A Letter To Sir Joseph Blaine LbNA # 38707
|Placed Date||Apr 4 2008|
|Last Found||Nov 18 2010|
Sir Joseph Blaine
Member of the Royal Society
My Dearest Joseph,
--- How the time has slipped by since my last correspondence. I hope this letter finds you well.
--- You will be most intrigued by my most recent journey abroad naturalizing. I remembered that you had once requested if I was ever in this part of the world to pay particular attention for several specific beetles, which I'm sure you remember. You also recommended that I should introduce myself to the right Honorable Rufus Lyme Barringer, as he is a particular expert in the local geography and local avians, as well as a distant member of the Royal Society.
---With permission from Captain Aubrey, while HMS Surprise was being repaired and revittled, I went ashore to see the local fauna and flora. I brought Padeen with me as he is always an invaluable asset in all things. He carried my specimen cages and any gear that we might need.
--- Once contact was made with Mr. Barringer, he brought Padeen and myself to a fantastic little spot. The wonders of this spot were just astounding. We left our carriage and entered the woods at the trail's beginning. Quickly we entered and then left a cedar grove. Oddly enough, Mr. Barringer insisted on calling it a forest, even though we walked through the lovely little grotto quickly.
--- As we exited the cedar grotto…ah, sorry, forest, Mr. Barringer brought me to the edge of a wonderful little field edged by old fence posts. This field boundary was his chief spot for observation. He wanted to show me the crown jewel of area.
--- We sat at the Northern most fence post for more than an hour, not moving, afraid that any sudden movement would keep it at bay. However, Padeen, God Bless him, saw it and quietly pointed out a tiny green blur. It was an Archilochus Colubris, live and in the flesh. I was astounded at the size and speed. We watched it raptly for fifteen to twenty minutes, until it zipped behind a moderately sized twin-trunked tree at three hundred and thirty degrees from where we sat. Quietly we snuck up to the tree and were able to just glance it hovering over a flower and then it flitted away over the next ridge and beyond our reach. Oh joy of joys, that little bird was just amazing. What I would have given to acquire a specimen for dissection.
--- After witnessing the Colubris Mr. Barringer continued taking us down the trail to show us the rest of the wonders of this marvelous little area. We left the field where we saw the Colubris and walked through a hemlock forest. The forest gave way to a ravine overlook, drainage trail and stream erosion and deposition. Bedrock was easily visible. Undercuts and bars led to a flood plain and an old stream bed. Stream valley vegetation grew up around glacial boulders and erratics.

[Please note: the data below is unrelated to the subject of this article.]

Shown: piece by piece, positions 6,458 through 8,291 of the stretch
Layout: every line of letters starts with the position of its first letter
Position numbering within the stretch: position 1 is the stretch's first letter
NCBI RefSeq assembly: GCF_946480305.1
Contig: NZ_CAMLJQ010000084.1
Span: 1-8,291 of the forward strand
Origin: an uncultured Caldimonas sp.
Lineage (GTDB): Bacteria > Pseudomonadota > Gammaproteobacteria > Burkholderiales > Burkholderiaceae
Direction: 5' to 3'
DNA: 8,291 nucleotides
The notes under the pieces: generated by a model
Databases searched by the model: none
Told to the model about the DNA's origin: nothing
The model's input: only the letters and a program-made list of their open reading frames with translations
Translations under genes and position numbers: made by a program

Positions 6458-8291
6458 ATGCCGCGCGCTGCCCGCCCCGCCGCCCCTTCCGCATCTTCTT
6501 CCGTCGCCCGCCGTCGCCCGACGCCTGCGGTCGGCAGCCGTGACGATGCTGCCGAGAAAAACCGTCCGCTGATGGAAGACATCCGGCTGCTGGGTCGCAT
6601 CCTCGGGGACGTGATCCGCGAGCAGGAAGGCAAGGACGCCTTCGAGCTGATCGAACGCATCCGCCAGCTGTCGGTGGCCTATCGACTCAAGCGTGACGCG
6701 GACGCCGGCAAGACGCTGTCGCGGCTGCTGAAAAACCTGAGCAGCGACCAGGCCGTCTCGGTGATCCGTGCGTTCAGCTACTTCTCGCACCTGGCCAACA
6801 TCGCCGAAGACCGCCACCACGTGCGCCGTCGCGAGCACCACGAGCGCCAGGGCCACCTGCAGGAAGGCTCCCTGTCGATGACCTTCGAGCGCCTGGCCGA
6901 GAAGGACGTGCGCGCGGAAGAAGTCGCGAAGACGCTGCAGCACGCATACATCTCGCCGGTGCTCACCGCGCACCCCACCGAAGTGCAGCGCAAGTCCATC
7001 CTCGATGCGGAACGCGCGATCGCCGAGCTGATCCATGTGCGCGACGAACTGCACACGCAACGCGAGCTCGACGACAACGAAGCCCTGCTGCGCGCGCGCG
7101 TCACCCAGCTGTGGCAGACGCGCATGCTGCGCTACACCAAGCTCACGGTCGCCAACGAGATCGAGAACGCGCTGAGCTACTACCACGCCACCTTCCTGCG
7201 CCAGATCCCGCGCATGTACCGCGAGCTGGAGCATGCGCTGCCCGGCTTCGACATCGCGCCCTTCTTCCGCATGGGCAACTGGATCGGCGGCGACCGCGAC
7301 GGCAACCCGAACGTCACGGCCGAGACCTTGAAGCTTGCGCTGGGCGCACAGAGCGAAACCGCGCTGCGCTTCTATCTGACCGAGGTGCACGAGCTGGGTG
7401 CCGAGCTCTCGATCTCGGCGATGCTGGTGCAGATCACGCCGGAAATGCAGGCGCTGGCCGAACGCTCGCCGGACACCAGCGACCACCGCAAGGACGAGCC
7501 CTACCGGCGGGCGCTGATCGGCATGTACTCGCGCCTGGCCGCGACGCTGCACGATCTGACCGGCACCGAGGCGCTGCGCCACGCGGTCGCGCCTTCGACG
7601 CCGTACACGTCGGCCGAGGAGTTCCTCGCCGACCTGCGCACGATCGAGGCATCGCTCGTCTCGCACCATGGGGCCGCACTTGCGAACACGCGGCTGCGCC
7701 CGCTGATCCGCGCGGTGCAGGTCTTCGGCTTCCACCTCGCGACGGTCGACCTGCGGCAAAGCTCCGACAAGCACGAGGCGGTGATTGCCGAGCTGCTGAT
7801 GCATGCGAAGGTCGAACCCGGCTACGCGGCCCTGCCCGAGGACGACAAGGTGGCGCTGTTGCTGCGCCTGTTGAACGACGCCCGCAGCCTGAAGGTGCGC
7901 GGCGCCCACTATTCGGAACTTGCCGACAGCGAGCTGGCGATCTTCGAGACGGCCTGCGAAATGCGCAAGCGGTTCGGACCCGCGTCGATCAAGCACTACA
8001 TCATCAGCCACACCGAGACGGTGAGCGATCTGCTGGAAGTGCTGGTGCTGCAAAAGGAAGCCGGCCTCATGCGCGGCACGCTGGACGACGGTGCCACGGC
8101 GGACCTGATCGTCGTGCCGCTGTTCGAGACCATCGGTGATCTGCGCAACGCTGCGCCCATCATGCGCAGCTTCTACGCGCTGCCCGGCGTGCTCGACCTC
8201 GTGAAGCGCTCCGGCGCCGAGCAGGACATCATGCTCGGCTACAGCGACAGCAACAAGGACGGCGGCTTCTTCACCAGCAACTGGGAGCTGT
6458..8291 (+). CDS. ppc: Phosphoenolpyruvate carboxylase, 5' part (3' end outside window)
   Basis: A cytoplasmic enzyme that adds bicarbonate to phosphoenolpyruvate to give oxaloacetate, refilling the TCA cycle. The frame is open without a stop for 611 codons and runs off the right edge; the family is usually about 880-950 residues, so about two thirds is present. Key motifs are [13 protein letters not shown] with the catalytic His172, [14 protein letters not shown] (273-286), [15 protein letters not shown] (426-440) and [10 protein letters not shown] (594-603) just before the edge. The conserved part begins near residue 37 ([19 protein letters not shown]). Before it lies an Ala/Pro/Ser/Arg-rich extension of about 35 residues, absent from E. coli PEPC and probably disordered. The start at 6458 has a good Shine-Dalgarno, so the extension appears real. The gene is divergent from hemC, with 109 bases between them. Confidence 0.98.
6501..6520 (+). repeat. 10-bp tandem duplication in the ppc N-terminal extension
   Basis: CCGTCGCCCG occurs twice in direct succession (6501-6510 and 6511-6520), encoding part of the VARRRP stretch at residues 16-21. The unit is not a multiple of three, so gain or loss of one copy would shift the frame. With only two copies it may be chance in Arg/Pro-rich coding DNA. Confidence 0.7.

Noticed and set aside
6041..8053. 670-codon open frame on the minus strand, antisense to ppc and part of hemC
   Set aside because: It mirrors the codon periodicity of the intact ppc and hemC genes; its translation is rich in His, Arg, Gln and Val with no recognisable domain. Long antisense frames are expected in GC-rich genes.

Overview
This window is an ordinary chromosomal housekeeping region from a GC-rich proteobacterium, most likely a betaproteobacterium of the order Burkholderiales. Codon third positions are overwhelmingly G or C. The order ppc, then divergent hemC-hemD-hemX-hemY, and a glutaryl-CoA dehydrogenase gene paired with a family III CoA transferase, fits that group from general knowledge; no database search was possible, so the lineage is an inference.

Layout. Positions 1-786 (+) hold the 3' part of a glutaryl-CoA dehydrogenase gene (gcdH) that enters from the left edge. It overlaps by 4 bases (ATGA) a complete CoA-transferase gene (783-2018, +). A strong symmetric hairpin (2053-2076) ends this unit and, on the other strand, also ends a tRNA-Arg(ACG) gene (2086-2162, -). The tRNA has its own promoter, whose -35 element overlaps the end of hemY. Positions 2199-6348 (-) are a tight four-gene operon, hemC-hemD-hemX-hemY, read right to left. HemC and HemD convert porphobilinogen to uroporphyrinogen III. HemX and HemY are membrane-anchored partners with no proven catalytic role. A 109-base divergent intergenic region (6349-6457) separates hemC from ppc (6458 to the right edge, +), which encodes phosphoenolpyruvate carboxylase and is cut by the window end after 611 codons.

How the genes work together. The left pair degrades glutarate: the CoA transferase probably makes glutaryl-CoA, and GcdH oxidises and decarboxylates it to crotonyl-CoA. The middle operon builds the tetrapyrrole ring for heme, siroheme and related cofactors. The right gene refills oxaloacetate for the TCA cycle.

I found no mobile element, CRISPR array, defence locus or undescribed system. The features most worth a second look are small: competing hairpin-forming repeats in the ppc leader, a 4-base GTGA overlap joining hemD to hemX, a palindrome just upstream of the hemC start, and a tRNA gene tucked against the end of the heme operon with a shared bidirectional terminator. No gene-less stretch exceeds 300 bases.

--- While we enjoying the view from some sand and gravel terraces, I spied a Cicindela Sexguttata at the base of a tree. Remembering that this is a beetle that you had been in search of, for some time I endeavored to sneak up on it and catch it in my handkerchief. Alas, I was just about on the tiny beast when in the distance Captain Aubrey started a great gun exercise. As you know it is his particular custom to do that every afternoon. And as you can most likely guess, that mass of sound so frightened the tiny creature that it got away before I could nab it. Ah such is life, I am truly sorry, my friend.
--- Mr. Barringer led us back to our carriage through a field of mixed vegetation. Oddly enough, right before we arrived at our carriage we passed an averted development of a homestead. We didn't have the time to stay and ponder such things though, as the great gun exercise indicated it was time to return to the Surprise.
---Barret Bonden was waiting for us at the carriage. Captain Aubrey had sent him due to the tide turning shortly. I could hear Captain Aubrey saying in my mind, "There isn't a moment to be lost!"
---I bid adieu to Mr. Barringer and allowed Barret to lead Padeen and myself to the long boat. I watched the wood and shoreline recede thinking of all the wonders I had missed. But such is life in the Royal Navy.
---As always, I will keep an eye to the ground on our next stop for any and all interesting beetles and creatures.
Your humble servant and good friend.
Physician Royal Navy,
(With the deepest apologies to Mr. Patrick O'Brian.)